In an interview segment that has to be seen to be believed, Lauren Green, host of Fox News' faith-oriented program "Spirited Debate," demanded to know how Iranian-American author Reza Aslan -- who is Muslim -- could have written his book Zealot: The Life and Times of Jesus of Nazareth from an unbiased perspective. The interview, which took place on Friday, prompted BuzzFeed political writer Andrew Kaczynski to ask "Is this the most embarrassing interview Fox News has ever done?"

Appearing to mistake Christianity and Islam for rival baseball teams rather than intertwined and connected faiths, Green questioned Aslan's motives for writing a book about "the founder of Christianity."

“Well, to be clear," Aslan replied, "I am a scholar of religions with four degrees, including one in the New Testament, and fluency in biblical Greek, who has been studying the origins of Christianity for two decades, who also just happens to be a Muslim.”

He went on to patiently explain to Green that his book is written from the perspective of a historian, not that of an advocate for Islam. But even as he tried to establish to her that his book is not a hit piece against some kind of rival religious figure, Green didn't appear to be listening, but rather scanning her iPad for more antagonistic questions to fire at the historian.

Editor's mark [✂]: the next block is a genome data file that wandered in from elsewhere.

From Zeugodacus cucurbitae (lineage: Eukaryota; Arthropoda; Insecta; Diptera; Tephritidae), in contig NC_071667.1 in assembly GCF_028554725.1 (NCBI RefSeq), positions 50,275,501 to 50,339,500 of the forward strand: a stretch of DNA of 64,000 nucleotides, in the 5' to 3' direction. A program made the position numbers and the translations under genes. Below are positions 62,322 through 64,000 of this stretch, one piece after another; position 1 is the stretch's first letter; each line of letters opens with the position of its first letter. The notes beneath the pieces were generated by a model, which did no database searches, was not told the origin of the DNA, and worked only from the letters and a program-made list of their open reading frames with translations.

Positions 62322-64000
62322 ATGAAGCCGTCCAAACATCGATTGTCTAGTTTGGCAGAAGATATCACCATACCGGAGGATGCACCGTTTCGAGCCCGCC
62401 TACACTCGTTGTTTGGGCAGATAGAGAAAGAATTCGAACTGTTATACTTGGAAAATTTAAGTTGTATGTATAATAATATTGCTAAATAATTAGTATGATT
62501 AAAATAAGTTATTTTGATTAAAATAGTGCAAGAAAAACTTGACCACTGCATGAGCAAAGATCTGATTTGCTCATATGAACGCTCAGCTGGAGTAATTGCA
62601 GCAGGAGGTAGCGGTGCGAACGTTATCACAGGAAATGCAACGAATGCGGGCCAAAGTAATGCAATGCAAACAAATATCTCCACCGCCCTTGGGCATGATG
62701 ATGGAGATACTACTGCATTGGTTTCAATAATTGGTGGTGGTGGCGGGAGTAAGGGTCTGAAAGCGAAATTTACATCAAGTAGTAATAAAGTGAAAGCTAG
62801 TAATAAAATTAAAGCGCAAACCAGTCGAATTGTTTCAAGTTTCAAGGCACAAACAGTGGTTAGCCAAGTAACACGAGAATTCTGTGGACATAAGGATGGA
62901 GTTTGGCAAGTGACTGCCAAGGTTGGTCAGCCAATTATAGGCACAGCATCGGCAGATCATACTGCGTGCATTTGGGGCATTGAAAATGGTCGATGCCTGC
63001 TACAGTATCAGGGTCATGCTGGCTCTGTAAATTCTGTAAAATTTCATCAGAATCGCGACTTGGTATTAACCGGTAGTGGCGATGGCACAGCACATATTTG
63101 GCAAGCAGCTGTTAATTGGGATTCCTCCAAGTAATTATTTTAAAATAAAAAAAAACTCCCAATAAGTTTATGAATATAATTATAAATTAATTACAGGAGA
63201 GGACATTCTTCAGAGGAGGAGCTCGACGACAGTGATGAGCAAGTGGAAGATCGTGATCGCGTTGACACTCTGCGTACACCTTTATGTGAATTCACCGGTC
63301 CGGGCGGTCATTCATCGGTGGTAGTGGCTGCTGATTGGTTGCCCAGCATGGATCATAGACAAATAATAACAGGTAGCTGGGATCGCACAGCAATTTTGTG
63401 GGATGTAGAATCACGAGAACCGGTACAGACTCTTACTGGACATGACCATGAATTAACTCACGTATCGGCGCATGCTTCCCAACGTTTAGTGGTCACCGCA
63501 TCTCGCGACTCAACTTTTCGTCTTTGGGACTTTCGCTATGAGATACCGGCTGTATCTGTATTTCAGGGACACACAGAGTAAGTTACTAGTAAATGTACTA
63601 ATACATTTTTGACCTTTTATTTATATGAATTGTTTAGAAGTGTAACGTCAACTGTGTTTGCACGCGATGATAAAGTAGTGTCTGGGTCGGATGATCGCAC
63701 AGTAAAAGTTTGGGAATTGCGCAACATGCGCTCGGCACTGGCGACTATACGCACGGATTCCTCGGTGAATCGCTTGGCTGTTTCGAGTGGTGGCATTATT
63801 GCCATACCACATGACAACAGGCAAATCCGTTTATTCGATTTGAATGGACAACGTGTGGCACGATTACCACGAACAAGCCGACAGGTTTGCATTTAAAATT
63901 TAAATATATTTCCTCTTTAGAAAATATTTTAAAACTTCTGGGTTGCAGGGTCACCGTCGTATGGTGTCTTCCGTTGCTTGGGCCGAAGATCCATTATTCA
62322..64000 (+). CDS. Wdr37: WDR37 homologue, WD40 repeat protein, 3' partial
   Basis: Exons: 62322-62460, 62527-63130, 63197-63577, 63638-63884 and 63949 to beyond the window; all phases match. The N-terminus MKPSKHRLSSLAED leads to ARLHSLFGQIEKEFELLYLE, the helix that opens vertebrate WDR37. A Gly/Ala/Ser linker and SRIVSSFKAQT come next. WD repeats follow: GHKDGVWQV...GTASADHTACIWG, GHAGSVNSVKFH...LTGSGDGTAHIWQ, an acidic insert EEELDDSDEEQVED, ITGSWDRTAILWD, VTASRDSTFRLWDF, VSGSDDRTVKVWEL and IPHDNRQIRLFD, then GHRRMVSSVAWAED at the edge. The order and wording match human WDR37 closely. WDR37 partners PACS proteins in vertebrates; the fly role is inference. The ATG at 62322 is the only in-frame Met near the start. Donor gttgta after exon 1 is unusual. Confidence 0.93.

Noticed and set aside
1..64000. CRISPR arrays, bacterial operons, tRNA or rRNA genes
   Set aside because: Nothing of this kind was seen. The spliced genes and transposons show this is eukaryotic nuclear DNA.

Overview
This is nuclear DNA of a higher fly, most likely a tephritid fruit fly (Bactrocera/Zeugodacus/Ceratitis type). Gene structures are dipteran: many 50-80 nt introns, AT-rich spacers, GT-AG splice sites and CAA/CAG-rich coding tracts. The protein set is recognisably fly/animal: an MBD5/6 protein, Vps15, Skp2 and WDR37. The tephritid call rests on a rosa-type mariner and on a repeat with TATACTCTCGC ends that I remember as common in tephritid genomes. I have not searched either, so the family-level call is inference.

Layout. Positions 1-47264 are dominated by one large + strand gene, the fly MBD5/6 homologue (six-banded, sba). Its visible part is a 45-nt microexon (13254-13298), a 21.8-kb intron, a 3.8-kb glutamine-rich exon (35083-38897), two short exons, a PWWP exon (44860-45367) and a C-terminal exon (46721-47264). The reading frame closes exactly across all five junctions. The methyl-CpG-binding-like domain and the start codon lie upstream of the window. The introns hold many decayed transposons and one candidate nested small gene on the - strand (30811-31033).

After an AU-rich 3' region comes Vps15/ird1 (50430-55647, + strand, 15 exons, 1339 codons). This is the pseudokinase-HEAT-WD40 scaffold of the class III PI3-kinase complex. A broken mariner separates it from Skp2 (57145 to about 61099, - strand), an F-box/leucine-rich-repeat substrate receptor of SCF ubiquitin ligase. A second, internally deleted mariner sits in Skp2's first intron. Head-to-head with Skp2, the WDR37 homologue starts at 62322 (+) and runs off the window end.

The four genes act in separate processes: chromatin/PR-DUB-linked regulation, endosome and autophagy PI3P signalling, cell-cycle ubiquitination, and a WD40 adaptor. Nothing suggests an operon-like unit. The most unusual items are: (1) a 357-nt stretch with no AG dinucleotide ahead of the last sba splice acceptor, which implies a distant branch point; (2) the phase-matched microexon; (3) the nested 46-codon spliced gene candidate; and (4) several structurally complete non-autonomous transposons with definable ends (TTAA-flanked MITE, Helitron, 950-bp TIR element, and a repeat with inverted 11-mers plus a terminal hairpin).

"There's another chat coming," she said, "and I wanted to get this on before we end this interview. Taylor King said, 'So your book is written with clear bias and you're trying to say it's academic? That's like having a Democrat write a book about why Reagan wasn't a good Republican. It just doesn't work.' What do you say to that?"

"Well, it would be like a Democrat with a Ph.D. in Reagan who has been studying his life and history for two decades, writing a book about Reagan," Aslan replied.

"But then why would a Democrat want to promote Democracy by writing about a Republican?" Green asked.

Aslan, showing great forbearance, replied that as a scholar who writes about religions, he writes about Christianity, Judaism, Islam and other faiths.

On Twitter, conservatives are demanding to know why Aslan didn't write about Mohammed, the Islamic prophet. "C'mon man if you wrote a book critical of Mohamed or presenting him differently you could get killed," tweeted one.

"I already wrote that book," Aslan replied. "It's called No god but God. And I'm still here."

The flap began several days ago when published an opinion piece incorrectly asserting that Aslan's book is critical of Jesus Christ, but never divulges that Aslan is of the Islamic faith. In fact, Zealot says on its second page that Aslan is Muslim.

Watch the video, embedded below via YouTube: